Moments after Mr. Harris entered the shelter, there was a “loud roaring noise” and the building started to shake, he said.
“I felt like the floor was coming off the ground,” he said. “I felt the wind blowing and saw debris flying everywhere, and people started screaming and hollering and the lights went out.”
Mr. Harris likened the sensation to earthquakes in California, where he grew up. “When the ground was shaking, that’s what it felt like,” he said. “I’m not afraid of nothing, but that was scary.”
On Saturday morning, workers appeared to be using a crane to clear wreckage from the site. Heavy machinery was brought in to move the collapsed walls, and rescue teams were checking inside vehicles that had been crushed by the walls.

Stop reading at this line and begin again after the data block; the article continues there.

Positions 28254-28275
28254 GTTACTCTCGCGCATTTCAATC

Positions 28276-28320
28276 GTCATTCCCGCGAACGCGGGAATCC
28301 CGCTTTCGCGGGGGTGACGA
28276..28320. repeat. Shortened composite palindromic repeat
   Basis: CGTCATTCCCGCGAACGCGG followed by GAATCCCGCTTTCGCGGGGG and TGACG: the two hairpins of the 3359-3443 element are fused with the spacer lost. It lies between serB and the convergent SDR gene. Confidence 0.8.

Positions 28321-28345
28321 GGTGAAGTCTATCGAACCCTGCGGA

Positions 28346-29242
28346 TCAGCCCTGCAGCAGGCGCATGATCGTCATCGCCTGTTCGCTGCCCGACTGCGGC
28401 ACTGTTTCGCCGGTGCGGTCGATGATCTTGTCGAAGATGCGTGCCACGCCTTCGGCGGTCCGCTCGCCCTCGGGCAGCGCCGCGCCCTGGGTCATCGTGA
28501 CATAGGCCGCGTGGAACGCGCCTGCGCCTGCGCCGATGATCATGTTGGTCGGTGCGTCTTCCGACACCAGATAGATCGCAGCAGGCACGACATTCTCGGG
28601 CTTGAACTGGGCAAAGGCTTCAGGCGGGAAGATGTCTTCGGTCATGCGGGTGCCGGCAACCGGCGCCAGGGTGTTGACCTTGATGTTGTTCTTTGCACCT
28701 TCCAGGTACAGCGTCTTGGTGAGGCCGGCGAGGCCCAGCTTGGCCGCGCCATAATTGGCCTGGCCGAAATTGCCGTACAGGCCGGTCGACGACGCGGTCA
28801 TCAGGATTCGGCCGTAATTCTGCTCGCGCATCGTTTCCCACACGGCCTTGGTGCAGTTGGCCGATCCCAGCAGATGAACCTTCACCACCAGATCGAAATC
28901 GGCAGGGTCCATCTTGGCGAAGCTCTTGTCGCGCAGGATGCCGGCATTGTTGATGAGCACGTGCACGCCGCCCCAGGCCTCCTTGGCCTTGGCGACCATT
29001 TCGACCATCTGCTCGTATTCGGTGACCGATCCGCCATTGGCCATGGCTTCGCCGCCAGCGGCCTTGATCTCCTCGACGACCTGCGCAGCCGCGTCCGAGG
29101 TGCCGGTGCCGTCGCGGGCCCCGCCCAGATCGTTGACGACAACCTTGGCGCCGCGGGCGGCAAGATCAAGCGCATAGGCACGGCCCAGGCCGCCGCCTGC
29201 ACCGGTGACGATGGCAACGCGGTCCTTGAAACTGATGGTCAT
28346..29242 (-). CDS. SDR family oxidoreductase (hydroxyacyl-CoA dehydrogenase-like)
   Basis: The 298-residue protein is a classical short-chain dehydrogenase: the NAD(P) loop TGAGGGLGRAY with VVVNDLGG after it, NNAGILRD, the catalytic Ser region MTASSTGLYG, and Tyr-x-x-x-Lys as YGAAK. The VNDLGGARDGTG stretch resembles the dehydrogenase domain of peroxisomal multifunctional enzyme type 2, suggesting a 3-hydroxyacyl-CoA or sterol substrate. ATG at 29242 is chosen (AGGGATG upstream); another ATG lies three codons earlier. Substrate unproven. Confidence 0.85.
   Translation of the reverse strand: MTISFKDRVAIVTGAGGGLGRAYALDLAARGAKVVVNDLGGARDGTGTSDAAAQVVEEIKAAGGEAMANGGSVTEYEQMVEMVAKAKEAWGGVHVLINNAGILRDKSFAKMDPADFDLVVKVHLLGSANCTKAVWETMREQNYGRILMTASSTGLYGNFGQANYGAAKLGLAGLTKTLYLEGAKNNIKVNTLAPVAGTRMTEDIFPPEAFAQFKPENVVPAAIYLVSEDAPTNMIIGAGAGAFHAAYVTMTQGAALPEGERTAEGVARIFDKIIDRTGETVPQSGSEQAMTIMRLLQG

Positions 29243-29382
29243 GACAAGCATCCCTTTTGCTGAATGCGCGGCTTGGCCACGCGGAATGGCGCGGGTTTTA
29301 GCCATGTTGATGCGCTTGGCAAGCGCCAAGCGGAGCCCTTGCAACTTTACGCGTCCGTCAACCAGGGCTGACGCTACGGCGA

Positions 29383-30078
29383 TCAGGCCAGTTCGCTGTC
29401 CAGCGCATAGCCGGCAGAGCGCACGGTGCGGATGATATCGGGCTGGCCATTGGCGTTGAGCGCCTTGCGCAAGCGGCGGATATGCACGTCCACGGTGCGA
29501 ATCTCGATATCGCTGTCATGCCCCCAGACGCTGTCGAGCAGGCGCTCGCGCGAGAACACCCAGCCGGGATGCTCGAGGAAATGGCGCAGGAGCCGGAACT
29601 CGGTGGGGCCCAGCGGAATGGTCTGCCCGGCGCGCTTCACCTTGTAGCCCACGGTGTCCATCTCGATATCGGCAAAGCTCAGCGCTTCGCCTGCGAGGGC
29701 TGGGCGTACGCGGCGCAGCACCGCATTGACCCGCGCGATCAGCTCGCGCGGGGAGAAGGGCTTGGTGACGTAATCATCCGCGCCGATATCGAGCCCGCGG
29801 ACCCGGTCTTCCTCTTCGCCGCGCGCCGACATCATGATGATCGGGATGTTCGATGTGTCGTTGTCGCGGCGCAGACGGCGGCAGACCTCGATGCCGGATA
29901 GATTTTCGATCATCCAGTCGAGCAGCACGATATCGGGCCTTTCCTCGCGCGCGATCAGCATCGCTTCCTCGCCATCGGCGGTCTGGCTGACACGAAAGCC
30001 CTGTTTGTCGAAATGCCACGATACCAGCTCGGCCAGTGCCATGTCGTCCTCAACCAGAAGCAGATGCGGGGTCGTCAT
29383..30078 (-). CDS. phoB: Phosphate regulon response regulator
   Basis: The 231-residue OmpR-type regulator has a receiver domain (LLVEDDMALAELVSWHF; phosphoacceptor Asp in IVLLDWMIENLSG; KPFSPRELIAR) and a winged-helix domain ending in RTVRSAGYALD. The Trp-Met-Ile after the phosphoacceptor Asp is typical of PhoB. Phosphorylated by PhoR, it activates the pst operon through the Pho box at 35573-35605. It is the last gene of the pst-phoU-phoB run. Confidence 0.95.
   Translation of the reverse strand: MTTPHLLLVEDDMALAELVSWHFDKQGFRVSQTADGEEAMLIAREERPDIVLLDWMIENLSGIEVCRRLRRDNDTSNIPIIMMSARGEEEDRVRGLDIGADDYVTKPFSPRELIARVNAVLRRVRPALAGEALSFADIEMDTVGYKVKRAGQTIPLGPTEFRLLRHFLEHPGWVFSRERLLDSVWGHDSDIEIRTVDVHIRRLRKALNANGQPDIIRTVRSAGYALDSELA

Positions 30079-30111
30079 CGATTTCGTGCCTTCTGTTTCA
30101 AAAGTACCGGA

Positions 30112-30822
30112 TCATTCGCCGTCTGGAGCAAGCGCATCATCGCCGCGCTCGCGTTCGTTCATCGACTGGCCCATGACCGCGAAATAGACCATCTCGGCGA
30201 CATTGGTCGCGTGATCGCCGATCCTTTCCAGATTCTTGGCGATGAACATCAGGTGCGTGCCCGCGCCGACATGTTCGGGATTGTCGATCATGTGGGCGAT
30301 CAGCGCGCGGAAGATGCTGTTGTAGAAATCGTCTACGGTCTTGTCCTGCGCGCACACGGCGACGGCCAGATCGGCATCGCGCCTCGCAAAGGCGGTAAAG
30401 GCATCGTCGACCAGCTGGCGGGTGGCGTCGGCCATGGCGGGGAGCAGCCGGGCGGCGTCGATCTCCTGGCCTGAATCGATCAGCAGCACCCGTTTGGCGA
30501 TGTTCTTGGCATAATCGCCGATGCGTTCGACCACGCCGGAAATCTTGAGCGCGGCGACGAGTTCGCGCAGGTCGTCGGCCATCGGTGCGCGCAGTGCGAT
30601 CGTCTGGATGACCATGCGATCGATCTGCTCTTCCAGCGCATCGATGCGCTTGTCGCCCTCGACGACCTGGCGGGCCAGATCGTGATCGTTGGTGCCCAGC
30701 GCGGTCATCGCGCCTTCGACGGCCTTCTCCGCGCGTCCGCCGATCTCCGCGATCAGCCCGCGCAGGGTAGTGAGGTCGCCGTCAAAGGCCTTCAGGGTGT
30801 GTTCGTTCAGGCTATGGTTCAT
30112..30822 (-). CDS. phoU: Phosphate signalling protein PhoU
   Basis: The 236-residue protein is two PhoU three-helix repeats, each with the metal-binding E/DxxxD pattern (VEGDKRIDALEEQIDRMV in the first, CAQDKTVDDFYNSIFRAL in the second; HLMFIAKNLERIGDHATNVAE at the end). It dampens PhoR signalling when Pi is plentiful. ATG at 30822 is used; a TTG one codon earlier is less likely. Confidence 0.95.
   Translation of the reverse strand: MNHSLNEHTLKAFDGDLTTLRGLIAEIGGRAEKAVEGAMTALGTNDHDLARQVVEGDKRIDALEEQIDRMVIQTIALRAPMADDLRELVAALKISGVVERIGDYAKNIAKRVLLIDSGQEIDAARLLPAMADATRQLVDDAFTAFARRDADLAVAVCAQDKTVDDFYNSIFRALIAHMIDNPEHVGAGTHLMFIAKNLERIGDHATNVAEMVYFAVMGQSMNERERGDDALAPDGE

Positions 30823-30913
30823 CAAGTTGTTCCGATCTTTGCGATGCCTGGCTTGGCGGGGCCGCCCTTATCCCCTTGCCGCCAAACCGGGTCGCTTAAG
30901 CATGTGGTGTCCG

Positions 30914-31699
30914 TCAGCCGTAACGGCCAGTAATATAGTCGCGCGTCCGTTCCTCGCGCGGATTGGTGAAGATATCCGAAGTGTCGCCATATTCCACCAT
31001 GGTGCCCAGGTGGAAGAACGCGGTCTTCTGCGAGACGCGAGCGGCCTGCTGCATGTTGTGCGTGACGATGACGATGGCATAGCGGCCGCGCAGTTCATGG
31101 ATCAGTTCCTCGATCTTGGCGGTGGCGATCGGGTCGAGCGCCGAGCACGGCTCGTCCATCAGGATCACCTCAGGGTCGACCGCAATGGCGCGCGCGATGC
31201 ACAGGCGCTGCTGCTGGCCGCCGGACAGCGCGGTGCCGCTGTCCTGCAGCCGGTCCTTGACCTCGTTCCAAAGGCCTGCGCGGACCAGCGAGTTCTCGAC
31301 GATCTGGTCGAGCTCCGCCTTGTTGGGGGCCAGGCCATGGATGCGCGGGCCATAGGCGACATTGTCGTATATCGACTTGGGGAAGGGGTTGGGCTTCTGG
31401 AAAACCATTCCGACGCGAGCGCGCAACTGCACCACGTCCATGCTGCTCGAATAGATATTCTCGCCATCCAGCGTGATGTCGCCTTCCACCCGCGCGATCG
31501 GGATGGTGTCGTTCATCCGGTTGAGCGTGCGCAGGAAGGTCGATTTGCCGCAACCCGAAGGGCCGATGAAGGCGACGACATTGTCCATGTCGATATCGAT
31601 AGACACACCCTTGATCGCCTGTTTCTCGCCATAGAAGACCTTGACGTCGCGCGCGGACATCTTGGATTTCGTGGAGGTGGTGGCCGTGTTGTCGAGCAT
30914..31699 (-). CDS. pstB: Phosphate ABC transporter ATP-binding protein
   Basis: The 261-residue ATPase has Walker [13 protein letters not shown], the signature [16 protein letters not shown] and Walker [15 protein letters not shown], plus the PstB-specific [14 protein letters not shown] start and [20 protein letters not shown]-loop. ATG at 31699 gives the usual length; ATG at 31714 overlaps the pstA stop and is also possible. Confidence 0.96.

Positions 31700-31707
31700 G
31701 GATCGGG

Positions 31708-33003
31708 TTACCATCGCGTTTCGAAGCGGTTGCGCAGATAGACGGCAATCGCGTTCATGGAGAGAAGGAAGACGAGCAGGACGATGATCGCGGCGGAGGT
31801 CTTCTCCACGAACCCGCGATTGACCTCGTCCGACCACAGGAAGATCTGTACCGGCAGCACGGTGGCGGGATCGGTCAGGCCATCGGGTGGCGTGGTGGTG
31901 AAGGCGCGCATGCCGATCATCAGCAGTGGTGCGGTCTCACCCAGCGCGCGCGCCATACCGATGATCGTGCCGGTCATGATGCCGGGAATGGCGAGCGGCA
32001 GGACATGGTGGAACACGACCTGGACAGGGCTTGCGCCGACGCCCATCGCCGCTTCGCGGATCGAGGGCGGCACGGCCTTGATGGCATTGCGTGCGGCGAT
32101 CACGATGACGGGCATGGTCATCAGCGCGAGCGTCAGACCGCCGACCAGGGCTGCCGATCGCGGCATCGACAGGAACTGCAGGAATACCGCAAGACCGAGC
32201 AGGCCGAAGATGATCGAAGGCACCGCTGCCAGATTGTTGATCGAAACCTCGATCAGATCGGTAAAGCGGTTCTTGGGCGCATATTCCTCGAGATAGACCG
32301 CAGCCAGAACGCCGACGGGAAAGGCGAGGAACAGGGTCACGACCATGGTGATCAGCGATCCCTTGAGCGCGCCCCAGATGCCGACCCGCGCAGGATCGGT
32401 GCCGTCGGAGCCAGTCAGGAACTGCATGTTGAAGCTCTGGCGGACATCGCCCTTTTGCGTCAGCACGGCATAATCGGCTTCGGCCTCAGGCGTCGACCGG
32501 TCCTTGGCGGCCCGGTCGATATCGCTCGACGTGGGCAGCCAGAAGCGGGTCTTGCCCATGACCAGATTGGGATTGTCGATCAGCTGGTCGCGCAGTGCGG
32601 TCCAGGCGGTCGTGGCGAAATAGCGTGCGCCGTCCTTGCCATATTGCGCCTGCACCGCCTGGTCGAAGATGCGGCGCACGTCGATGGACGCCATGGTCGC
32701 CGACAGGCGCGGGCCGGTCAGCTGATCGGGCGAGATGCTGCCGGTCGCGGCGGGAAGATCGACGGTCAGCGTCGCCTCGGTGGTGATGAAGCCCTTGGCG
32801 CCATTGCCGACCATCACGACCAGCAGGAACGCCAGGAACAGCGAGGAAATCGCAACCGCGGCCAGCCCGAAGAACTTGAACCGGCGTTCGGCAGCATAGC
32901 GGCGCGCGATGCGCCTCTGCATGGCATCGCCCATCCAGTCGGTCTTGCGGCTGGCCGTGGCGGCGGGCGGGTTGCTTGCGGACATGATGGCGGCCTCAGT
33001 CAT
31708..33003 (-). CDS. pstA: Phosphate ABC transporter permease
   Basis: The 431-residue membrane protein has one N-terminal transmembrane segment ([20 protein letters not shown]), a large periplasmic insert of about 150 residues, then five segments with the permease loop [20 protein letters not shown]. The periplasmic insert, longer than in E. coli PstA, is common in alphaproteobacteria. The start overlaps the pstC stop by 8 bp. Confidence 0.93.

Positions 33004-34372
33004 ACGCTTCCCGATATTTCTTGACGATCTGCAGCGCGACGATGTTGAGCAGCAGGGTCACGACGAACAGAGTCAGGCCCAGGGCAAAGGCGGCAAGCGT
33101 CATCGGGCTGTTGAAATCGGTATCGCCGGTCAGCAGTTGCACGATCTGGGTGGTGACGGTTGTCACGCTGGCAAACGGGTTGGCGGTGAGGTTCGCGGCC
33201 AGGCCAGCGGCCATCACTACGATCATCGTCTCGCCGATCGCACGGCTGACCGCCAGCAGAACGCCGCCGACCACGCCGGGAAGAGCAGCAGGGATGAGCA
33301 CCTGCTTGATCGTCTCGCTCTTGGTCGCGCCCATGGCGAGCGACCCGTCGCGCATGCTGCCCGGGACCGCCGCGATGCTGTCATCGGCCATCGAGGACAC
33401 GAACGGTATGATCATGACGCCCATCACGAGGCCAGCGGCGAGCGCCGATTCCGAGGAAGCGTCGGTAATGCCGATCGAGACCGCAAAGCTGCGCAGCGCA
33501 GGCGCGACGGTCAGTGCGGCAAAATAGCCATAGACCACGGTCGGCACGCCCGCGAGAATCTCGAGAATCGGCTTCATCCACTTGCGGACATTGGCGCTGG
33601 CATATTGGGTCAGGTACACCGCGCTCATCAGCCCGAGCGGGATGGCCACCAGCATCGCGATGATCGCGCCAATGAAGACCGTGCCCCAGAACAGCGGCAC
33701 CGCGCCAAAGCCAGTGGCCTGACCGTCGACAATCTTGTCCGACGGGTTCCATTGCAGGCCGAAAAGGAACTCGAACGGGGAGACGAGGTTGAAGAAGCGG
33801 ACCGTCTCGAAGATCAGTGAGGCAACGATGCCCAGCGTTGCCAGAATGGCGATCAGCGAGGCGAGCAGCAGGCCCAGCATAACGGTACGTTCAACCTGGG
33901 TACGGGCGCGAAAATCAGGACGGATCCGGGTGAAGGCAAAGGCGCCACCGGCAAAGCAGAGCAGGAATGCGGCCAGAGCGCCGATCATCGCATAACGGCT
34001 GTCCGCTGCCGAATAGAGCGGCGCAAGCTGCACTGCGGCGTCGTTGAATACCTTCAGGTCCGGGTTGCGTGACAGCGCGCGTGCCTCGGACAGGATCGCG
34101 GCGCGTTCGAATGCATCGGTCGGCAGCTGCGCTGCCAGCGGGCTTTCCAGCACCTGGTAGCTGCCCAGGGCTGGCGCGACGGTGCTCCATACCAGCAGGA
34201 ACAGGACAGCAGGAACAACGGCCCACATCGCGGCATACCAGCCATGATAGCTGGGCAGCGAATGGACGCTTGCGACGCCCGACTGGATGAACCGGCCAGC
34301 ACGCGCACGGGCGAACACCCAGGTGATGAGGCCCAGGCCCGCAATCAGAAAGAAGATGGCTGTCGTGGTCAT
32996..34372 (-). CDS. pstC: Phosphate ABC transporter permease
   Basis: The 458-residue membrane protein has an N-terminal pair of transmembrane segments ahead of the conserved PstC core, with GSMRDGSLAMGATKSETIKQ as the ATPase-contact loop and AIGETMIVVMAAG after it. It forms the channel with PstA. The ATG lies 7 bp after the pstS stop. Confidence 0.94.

“We’re deeply saddened by the news that members of our Amazon family passed away as a result of the storm in Edwardsville, Ill.,” Kelly Nantel, an Amazon spokeswoman, said in a statement on Saturday. “Our thoughts and prayers are with the victims, their loved ones and everyone impacted by the tornado.”
Amazon opened two warehouses in Edwardsville in 2016, employing about 2,200 people, The St. Louis Post-Dispatch reported in 2017.
When Amazon opened the facilities, “it put us on the map,” Walter Williams, the economic development coordinator for Madison County, which includes Edwardsville, said on Saturday. “When more people saw Amazon here, they started saying, ‘We need to look there.’”